Wednesday, January 12, 2011

Philippe Livera, Domaine des Tilleuls, 2009

Day Two of our trip and up and out early to the Cotes de Nuits. After the previous day of all whites, we were looking forward to some good, hearty reds - not only to seduce us with the charms of the 2009 vintage, but also to take the chill of the decidedly miserable weather that had descended on the region.

With windscreen wipers going at full belt, we peered ahead through the gloom on our way to Gevrey Chambertin. We started working with the Liveras just over a year ago when we stumbled across the Gevrey Chambertin Clos Village 2007 – an amazing wine for the price – everything you could want in a classic Gevrey – meaty, savoury, ripe cherry-fruit and wonderfully textured.

But that was last year – this year it was the 2009’s that we would focus our attention on. Young Damien Livera, who has been making the wines for the past five years, met us at the cellar. In total, the Domaine farms 8.5 hectares, so is relatively large. On the way into the cellar, we passed a case of what looked like a still Rosé - it’s unusual to see a still Rose and Damien offered us a taste – surprisingly rich, but showing a little heat for the vintage.

In most cases, the grapes are de-stemmed and then have a cold maceration for about a week prior to alcoholic fermentation. This should result in quite “pure” and forward fruit flavours with elegant violet overtones. The 2009 Bourgogne, aged in 4 year-old barrels was good, but a little brawny. The 2009 Cotes de Nuits Villages was crunchy and fresh – in part as the malolactic fermentation hadn’t finished -over a year later! Damien claims to prefer a long malo – but heading into a long, cold winter, I’d be a bit worried about when it might actually finish!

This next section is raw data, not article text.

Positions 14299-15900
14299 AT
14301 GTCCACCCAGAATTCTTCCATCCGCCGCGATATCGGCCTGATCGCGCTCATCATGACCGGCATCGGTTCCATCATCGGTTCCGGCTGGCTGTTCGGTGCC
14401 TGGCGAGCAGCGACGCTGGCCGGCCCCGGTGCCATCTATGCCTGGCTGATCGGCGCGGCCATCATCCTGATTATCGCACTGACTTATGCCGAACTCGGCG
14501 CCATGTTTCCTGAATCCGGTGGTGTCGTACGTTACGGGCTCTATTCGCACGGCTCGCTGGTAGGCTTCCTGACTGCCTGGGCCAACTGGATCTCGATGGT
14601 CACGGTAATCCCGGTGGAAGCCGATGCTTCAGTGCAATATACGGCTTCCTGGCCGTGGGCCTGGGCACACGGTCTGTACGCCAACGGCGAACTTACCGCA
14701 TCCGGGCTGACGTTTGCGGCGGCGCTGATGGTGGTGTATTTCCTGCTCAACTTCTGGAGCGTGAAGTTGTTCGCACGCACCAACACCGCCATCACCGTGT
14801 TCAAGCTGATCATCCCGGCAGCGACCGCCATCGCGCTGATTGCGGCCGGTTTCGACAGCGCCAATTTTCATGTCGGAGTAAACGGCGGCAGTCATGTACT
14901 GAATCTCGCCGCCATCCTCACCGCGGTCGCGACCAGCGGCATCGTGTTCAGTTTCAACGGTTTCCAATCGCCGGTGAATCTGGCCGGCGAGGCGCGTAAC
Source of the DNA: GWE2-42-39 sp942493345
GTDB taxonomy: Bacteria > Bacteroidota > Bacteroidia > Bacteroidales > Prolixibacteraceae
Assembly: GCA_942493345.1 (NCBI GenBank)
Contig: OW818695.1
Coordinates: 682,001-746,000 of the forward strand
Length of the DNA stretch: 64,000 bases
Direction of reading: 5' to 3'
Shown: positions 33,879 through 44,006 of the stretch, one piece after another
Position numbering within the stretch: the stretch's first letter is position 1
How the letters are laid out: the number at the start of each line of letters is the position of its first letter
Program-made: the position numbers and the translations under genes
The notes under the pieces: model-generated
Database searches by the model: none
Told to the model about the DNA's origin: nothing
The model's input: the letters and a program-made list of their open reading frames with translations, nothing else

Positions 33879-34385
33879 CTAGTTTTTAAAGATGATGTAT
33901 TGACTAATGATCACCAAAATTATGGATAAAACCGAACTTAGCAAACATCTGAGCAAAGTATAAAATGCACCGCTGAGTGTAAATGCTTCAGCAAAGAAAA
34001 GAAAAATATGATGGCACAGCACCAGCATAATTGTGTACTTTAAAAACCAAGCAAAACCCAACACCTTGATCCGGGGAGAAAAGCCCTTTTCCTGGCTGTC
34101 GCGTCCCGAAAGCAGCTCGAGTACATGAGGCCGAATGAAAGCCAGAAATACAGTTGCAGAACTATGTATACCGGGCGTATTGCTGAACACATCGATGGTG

The Gevrey Chambertin “Clos Village” was the first to offer some lovely floral fruit and dense, supple fruit. It is made from 60-70 year old vines in a small walled “Clos” literally just outside the cellar offering a yield of about 45 hl/ha (10,000 vines per hectare). This reassured us all and things looked up from then on. The Chapelle Chambertin Grand Cru – a tiny amount produced and aged in 100% new oak – was super-concentrated and offered great promise down the road. It also showed a hint of one of the challenges that 2009 presented – higher alcohol from higher sugars – in this case a fairly hefty 14.5%.

On the way out, Damien offered us a re-taste of the original 2007 Gevrey Clos Village – and it was as lovely as ever. We asked if he had any more – he did – and we immediately confirmed another small parcel! So much for the 2009’s – we’ll be back for them at another point!

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